Although there was a ban on the peak, I was allowed to climb to 21,000 feet. I1
have 2800 feet of color film of this trek.
My husband and I both
own a fire opal mine. We do gem hunting and go big-game sport fishing. Again
this year I am trying to break the women's world record of 1170 pounds on giant
blue fin tuna. Have landed many in the 900 class but I'm still trying for the
These are only a small
part of my adventures. I'd love to hear more about 43-2.
Mr. Hickernell's grave
Francis Nelson Hickernell died on April 8, 1982, approximately two years after
his wife submitted her note to WASP Newsletter. He is buried in
Lewistown Mifflin County, PA.
would marry twice more, divorcing her second husband. Her last spouse, Ralph
Smith made the decision to move from Cavendish back to his hometown in
Minnesota as Theresa had developed Alzheimer’s Disease and he needed assistance
caring for her.
the original post, Phyllis talked about how her son, Geno, deviled Mrs.
Hickernell. As it turns out, Carole Bont was the organizer.
writes, I do remember hearing about Mr. Hickernell's death in his
garage. I was also part of an earlier large group of teens who stood
across the street from the back of her house while she threatened us with
arrest. I believe some deputized adult came by and told us we could not go on
her property. After the group of kids I was with left and went elsewhere, we
came back by her house on our way home and I saw that someone had covered the
top of her fence with shaving cream. She was her own worst enemy. If she had
been remotely nice to any of us she would not have attracted our negative
I grew up right next to her house, she used to threaten us kids and leave rat
poison for our dogs. One time she told me and my dad she was going to skin our
dog alive in front of us.
We were scared of her when we walked by her house after getting off the bus.
She usually yelled something at us.
She never smiled at all.
I took photos of this house which was clearly empty of occupants. After
developing the film I noticed a white image of a person standing in the window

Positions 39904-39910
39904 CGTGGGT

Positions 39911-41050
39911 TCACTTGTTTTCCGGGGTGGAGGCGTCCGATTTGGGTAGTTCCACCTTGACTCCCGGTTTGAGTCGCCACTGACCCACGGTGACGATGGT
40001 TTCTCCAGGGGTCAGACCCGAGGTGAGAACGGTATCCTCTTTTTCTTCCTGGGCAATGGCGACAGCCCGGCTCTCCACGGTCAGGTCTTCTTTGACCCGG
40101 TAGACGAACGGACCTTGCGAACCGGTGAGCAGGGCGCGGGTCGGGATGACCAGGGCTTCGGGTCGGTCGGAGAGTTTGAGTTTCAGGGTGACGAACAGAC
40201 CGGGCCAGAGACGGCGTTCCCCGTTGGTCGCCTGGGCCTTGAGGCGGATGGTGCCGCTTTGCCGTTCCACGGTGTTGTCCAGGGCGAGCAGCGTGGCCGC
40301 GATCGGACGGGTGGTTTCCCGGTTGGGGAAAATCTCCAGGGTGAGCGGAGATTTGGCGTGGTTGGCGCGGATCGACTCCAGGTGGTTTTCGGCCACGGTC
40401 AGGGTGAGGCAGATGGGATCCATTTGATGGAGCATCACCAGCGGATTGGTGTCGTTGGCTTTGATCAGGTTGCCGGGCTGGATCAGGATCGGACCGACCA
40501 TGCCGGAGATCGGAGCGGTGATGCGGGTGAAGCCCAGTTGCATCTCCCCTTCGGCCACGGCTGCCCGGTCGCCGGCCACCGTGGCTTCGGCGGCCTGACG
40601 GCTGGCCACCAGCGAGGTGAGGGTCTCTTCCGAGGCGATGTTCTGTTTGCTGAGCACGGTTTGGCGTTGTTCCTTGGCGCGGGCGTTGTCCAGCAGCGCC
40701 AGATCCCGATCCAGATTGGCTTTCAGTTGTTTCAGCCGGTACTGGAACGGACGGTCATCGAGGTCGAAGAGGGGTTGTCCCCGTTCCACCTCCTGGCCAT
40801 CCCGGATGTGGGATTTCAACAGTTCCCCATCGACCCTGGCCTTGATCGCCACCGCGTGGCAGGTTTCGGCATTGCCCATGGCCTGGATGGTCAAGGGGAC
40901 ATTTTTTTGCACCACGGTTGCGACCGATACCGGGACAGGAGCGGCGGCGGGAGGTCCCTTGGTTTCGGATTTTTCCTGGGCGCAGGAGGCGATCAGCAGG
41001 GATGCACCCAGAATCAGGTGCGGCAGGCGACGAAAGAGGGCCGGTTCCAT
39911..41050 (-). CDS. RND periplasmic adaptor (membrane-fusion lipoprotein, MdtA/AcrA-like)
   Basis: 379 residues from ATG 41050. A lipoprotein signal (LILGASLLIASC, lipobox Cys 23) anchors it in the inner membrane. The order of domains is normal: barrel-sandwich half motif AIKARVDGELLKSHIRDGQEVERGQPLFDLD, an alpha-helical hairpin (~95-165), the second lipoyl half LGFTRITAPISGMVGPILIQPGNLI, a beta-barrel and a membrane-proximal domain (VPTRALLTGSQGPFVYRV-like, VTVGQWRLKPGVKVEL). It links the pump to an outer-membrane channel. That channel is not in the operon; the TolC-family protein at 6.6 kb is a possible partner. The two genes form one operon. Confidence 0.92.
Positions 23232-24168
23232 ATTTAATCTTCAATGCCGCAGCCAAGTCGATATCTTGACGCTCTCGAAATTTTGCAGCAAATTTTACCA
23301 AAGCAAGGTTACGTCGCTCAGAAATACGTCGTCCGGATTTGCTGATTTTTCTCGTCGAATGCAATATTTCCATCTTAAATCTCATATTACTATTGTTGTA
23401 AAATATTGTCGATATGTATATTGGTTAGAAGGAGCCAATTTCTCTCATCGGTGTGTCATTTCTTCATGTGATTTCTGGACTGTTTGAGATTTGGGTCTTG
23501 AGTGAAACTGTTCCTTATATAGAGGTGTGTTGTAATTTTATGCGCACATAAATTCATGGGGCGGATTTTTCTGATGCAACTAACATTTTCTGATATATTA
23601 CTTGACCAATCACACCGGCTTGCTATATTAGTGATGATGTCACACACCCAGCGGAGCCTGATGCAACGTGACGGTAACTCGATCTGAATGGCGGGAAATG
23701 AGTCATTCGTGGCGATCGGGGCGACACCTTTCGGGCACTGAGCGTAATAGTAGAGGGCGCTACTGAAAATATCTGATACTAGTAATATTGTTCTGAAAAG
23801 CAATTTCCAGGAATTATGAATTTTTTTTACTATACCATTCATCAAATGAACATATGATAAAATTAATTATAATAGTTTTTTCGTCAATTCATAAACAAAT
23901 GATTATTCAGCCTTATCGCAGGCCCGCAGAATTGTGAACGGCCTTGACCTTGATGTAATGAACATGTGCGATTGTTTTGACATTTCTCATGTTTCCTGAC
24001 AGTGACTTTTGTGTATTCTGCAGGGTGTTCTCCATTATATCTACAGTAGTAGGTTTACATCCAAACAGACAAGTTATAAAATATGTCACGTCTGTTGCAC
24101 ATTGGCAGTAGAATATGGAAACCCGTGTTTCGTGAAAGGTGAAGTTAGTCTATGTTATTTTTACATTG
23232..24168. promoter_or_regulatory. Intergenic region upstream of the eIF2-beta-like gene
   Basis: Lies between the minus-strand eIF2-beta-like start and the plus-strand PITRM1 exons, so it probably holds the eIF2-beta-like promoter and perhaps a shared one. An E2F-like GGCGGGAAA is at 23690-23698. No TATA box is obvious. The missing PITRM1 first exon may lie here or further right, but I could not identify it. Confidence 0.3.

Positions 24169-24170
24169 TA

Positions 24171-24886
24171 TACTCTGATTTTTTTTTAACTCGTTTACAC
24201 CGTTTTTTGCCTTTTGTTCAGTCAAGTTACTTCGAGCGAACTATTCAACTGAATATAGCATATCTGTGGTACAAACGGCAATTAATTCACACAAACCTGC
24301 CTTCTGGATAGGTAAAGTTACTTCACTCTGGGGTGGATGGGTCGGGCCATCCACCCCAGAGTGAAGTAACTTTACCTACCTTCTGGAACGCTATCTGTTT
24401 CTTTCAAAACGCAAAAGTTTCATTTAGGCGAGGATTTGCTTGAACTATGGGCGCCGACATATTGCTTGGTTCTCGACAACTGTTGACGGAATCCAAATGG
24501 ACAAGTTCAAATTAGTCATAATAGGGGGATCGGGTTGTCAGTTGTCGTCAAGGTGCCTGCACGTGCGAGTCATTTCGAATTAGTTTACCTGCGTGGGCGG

looking out at me. He is still there. Protecting his precious gem collection
I lived next door for 6 years never saw her outside. When I was younger I was
in the church youth group and we went to her home and she was very nice, she
played a small instrument sort of like a harp but very small after that I
wasn't afraid of her or that house.
I helped build those stone walls... Working for Boy Towle and Melvin Buck... Mr.
H was ok... Mrs. H definitely did not like kids... If you wanted to get in
trouble, just walk on their lawn....
Old lady Hickernell was a miserable old gal lol. I remember being a child and
walking by her house when her husband had a heart attack shoveling....he wasn’t
buried in the basement. Although I wouldn’t have put it past her lol
If I remember correctly the day Theresa Hickernell died Cavendish experienced
the "tornado" that caused all of the damage up through Cavendish
Center. [July 2003]….Knowing Tess for many years, we always said that that
microburst was Tess coming through Cavendish, one last time!!
I grew up on the other side of her and learned that she was nice as long as you
were respectful of her. She even invited my parents, Sonia and myself over for
Almendetto wine one night, I was probably 13 at the time! Worse stuff ever!!!
We were always cordial and she even liked my boys.
When we were kids we would say “Hi, nice day.” to Mr. Hickernell. He would say
“Nice day for a murder”. Didn’t think he was serious.
I remember one time Christmas caroling (I think the youth group from Cavendish
Baptist) and she actually invited us into the house for refreshments and gave
us a small tour of part of the house. I think we were there a while and she was
I painted her house in the early 80's, such a warm, kind, loving and giving
woman, just adored my children and insisted that she pay twice the quote I gave
for her house. None of this is true, of course, except that I did paint her
I was driving on High St by Frank Guica's house and she was out walking. She
turned and saw my car and continued walking down the middle of the road and
made me wait until she was ready to move to the side.
CARMINE GUICA YOUNG
first months of the new school year are very busy, and this year is no
exception. New this year is the Preserve
Program where students serve each other,
their families, community, state and country. In so doing, they learn basic
civics, how their community functions and what type of citizens we want them to